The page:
Saskatchewan Children and Youth Advocate launches investigation into independent schools after abuse allegations

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Children’s advocate investigating independent schools
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The Saskatchewan Advocate for Children and Youth has officially launched a full investigation into the services and oversight of registered independent schools.

Earlier in August, the Saskatchewan NDP submitted a formal request for an investigation into the provincial government’s response to the Legacy Christian Academy (LCA) abuse allegations.

In a press release Tuesday, the advocate stated she has reviewed all the information received from the Ministry of Education to date and has determined a full investigation is required.

“The magnitude of the allegations of abuse and the number of concerns raised in both the public forum and identified in my office’s review of the information gathered over the past few weeks, has informed my decision to conduct full independent investigation,” said Lisa Broda.

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While the advocate’s legislation does not extend jurisdiction to investigate criminal matters, the advocate said the individuals impacted by these allegations have taken all the avenues available to have these critical matters addressed.

“I admire the strength and courage of those who have brought these matters forward in advocating for themselves and also for the children and youth currently served by the education system,” said Broda.

“My legislative mandate is to ensure all services to children are in accordance with the legislation, regulations, and policies through which they are provided – and that those documents and services respect, protect and fulfill the rights of children.”

One member who is happy to see the advocate investigation take place is Caitlin Erickson, a former student at Legacy Academy and one of the members to launch the class action lawsuit.

Click to play video: 'Saskatchewan independent schools need more oversight: advocate'
Saskatchewan independent schools need more oversight: advocate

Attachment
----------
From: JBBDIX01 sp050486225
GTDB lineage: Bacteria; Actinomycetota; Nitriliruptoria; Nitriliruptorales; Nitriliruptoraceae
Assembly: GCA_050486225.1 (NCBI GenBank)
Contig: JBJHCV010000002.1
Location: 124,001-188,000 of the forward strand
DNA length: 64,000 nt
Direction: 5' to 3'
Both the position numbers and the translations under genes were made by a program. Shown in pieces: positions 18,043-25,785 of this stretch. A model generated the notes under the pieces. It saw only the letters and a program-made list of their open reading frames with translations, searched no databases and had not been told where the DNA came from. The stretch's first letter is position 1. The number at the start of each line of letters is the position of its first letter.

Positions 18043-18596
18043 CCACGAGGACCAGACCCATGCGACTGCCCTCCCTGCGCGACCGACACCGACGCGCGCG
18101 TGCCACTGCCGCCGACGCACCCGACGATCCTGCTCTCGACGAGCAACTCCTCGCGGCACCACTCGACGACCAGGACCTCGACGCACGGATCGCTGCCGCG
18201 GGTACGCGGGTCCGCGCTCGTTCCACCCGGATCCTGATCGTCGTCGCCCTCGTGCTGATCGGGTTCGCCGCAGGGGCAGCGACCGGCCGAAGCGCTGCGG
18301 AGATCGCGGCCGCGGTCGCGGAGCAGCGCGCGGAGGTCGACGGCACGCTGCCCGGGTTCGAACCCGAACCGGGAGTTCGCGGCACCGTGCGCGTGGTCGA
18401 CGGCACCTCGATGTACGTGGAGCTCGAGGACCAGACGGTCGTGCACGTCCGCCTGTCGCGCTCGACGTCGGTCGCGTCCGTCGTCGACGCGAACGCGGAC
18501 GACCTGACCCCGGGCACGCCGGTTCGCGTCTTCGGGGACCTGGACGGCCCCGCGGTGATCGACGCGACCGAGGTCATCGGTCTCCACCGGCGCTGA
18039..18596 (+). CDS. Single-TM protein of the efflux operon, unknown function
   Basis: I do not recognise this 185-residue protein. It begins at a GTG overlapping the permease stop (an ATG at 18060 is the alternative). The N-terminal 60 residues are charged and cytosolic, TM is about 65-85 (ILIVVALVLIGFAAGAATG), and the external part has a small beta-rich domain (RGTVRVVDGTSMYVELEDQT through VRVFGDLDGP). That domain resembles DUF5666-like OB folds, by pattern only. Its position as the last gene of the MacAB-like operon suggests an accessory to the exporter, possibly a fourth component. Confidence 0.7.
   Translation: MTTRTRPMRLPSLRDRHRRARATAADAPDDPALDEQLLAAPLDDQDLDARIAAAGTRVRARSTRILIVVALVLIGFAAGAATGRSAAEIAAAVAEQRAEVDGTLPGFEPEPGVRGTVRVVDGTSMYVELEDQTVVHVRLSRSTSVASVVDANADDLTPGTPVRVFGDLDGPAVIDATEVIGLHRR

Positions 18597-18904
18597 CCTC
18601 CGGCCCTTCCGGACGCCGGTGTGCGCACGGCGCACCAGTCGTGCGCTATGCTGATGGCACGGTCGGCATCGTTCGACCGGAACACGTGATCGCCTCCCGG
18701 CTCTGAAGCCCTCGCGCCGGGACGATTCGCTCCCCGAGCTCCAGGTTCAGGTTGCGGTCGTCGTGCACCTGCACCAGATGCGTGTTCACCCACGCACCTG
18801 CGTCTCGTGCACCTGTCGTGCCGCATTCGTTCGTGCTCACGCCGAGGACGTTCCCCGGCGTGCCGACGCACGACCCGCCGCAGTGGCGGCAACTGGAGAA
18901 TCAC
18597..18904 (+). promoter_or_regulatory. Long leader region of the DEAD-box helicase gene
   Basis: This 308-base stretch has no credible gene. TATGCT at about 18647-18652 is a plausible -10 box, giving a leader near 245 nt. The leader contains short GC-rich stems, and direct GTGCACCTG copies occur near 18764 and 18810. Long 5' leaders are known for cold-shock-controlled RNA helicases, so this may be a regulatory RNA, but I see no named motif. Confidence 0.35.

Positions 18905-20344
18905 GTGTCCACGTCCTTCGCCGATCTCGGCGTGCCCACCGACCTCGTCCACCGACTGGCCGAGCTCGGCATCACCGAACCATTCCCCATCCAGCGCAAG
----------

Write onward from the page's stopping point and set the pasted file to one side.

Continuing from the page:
“If the Advocate digs into stuff that’s going on and some of the concerns that have been raised by students, I think they will get a full picture of things that were going on and hopefully be able to make some suggestions on a way forward that is more conducive for students,” Erickson said.

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Erickson, who said she had been abused during her time at the school, feels there have been gaps in the system for a long time, and an investigation needs to help close those.

“It’s been a very long time of essentially a policy of don’t ask don’t tell with these schools,” Erickson said. “There needs to be way more oversight than what there is. Having a 15-minute check-in a couple times a year is not being responsible.”

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The investigation will include an examination of the historical and current services provided to children and youth within various categories of registered independent schools in Saskatchewan. As well, the investigation will focus on the oversight and accountability mechanisms established and implemented by the Ministry of Education.

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Just hours after the announcement of the investigation, Education Minister Dustin Duncan responded to the situation, and said he welcomes the advocate’s investigation.

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“The ministry of education will be fully cooperating with the work of the child advocate and we will also be directing independent schools that will be subject to her work that they are to fully cooperate with her as well,” Duncan said.

Recently, the Ministry of Education appointed three administrators to Legacy Christian Academy and two other schools linked to it. Duncan said the ministry staff will now inspect the two remaining schools with administrators at least 10 times this school year, instead of the historical three meetings.

Duncan expects other independent schools will also be subject to more frequent inspections throughout the year.

We want to ensure, especially with school starting this week, that students are in a safe place, that students are safe in the schools that they’re attending, and that the government is providing oversight,” Duncan said.

Under the authority of The Advocate for Children and Youth Act, the advocate can make recommendations to the Ministry and agencies of the government to strengthen service delivery to children and youth in registered independent schools.

“It is critical that young people are being educated in environments that respect their inherent dignity and their full range of human rights,” said Broda.

“Although there are several processes currently underway examining the issues raised by these allegations from various perspectives, an independent, child-rights lens is required to ensure the education system in Saskatchewan – in all its forms – is operating with the best interests of the child at its centre.”


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